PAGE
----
4. Nick you crack me up. My favorite part of the “overweight notification” is that after dropping the “overweight” bomb it retracts by gently suggesting that “some people who are overweight should consider losing weight” I mean commonnnn! Is this just a DC thing? You should totally start a backlash. Their pyramid is ridiculous- don’t forget who works at ad agency with production resources :)

    Sidenote- your breakfast rocks. 2 Bloody Marys, broccoli soup (can’t believe that was even an option?), asparagus with mayo (do you actually eat that?) and oatmeal sounds like the breakfast of champions!

  5. I actually had to review the current MyPyramid and it’s site for one of my summer classes. It’s far from ideal, but it’s much better than it was. The site stresses the importance of whole grains and eating a variety of colors of produce for different nutrients. It also discusses what is one serving of a certain item, in both weights and normal people terms. At times, the site goes into a bit too much detail and become overwhelming. I’m also used to websites telling me I’m barely in the “healthy weight” category, so no surprise there.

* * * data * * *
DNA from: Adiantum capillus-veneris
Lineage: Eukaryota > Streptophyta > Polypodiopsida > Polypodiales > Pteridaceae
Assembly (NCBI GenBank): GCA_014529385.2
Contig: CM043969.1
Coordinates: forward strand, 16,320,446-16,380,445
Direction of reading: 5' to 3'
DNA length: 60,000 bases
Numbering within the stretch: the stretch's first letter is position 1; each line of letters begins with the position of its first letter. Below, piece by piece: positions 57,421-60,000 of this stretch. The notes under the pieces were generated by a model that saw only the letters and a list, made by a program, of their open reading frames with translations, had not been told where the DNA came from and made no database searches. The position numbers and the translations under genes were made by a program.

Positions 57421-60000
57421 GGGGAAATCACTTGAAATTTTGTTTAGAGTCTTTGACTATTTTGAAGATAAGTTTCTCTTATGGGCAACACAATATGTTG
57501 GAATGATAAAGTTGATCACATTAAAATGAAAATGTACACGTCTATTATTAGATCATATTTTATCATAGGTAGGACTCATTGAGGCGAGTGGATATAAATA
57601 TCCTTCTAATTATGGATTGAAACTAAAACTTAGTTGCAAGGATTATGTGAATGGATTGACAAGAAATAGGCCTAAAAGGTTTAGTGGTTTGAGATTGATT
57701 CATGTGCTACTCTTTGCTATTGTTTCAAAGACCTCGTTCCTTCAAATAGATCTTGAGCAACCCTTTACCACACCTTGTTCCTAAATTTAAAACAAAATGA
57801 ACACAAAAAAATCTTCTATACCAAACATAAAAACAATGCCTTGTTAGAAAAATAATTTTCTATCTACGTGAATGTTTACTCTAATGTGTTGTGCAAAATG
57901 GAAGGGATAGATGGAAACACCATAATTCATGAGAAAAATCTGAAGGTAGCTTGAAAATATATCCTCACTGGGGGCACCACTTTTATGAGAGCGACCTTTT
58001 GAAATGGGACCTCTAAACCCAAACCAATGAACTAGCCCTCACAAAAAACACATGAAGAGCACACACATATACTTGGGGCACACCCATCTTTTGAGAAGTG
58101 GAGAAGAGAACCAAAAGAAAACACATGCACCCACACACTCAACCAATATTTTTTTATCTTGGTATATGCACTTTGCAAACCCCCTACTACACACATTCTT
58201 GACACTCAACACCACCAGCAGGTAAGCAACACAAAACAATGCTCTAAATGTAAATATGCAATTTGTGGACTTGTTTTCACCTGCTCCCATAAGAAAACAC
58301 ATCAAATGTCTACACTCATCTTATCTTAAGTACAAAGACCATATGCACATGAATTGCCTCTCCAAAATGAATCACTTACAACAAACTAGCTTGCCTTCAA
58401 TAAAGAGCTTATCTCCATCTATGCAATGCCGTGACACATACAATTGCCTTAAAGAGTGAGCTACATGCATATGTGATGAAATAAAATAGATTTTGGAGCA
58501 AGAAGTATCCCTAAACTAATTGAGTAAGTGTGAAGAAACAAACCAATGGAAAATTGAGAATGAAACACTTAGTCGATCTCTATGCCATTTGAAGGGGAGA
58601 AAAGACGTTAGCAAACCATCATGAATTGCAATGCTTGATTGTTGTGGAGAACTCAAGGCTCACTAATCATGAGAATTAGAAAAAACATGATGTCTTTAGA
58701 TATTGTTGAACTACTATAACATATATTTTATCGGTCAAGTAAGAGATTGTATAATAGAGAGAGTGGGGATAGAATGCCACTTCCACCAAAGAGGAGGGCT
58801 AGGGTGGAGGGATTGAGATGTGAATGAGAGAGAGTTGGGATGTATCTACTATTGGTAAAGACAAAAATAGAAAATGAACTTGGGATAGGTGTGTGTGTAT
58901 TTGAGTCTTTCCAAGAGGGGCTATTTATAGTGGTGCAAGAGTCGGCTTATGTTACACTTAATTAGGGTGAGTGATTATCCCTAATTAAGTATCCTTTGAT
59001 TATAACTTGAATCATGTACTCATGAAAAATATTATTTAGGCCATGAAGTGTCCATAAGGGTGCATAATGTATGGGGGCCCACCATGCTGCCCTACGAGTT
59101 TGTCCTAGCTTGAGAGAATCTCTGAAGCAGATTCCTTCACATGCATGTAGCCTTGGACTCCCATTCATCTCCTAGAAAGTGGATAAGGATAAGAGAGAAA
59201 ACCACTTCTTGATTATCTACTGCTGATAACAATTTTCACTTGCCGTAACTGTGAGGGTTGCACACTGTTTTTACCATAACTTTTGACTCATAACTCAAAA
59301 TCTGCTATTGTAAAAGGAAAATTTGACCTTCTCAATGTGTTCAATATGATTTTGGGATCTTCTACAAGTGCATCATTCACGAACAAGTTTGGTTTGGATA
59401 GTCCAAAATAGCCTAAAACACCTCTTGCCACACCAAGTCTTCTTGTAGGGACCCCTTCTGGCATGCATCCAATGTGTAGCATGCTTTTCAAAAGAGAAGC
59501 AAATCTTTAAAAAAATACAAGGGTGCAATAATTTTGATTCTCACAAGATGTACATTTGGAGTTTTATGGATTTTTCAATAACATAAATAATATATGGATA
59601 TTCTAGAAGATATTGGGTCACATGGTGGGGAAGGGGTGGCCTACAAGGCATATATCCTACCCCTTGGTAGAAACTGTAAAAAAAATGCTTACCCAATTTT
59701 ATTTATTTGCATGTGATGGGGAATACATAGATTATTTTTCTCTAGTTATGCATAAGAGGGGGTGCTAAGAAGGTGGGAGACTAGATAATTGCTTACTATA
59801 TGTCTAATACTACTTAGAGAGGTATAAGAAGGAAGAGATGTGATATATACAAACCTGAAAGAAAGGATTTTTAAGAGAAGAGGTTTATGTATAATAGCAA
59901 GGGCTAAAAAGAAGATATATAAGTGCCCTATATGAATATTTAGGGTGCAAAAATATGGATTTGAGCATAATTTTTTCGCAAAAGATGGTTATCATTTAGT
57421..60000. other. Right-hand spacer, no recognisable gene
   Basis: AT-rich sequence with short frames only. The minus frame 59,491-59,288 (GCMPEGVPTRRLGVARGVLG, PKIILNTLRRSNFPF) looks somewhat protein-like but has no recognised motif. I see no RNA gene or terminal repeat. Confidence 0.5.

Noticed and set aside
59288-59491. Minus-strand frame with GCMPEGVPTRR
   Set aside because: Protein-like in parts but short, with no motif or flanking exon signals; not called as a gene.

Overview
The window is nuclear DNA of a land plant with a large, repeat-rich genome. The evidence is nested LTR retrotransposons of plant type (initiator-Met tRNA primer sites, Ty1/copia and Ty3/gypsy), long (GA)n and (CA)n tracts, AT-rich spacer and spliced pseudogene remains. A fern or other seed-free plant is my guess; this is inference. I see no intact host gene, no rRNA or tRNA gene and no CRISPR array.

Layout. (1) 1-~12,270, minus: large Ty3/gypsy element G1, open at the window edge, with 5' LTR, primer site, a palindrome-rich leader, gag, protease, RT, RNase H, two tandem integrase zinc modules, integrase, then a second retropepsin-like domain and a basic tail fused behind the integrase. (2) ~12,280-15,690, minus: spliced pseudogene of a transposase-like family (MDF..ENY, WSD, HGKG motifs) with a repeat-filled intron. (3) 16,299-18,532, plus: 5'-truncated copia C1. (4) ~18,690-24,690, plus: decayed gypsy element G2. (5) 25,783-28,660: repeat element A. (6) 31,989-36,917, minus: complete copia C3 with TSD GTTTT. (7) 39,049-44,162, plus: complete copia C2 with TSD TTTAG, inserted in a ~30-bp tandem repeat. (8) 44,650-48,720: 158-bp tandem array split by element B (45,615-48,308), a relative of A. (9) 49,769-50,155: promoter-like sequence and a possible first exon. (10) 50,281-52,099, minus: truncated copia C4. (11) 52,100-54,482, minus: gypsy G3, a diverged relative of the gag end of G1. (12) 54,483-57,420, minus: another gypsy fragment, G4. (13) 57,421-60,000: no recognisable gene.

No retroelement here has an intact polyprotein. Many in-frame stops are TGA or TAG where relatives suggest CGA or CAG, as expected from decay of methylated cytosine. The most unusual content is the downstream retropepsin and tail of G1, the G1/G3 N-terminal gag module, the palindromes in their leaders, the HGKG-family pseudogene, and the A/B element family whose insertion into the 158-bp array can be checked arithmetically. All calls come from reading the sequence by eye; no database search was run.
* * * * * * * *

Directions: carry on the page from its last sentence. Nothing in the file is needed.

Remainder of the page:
The problem with lumping fruits and vegetables together in one section is that people (i.e., me and small children) will say screw you, vegetables, I’m eating fruit all day, everyday! Kind of like the old school four food groups.

    With regards to the “Some people who are overweight should consider losing weight”–it sounds silly, but makes sense. If you weighed more than the healthy weight, but were ripped and not on steroids, you are probably doing okay.

    MyPyramid may not be perfect, but it at least gives people some idea of what they should be eating for their health as opposed to just weight loss. I’m glad I don’t have to right nutritional guidelines that are supposed to apply to so many different types of people in a litigious nation.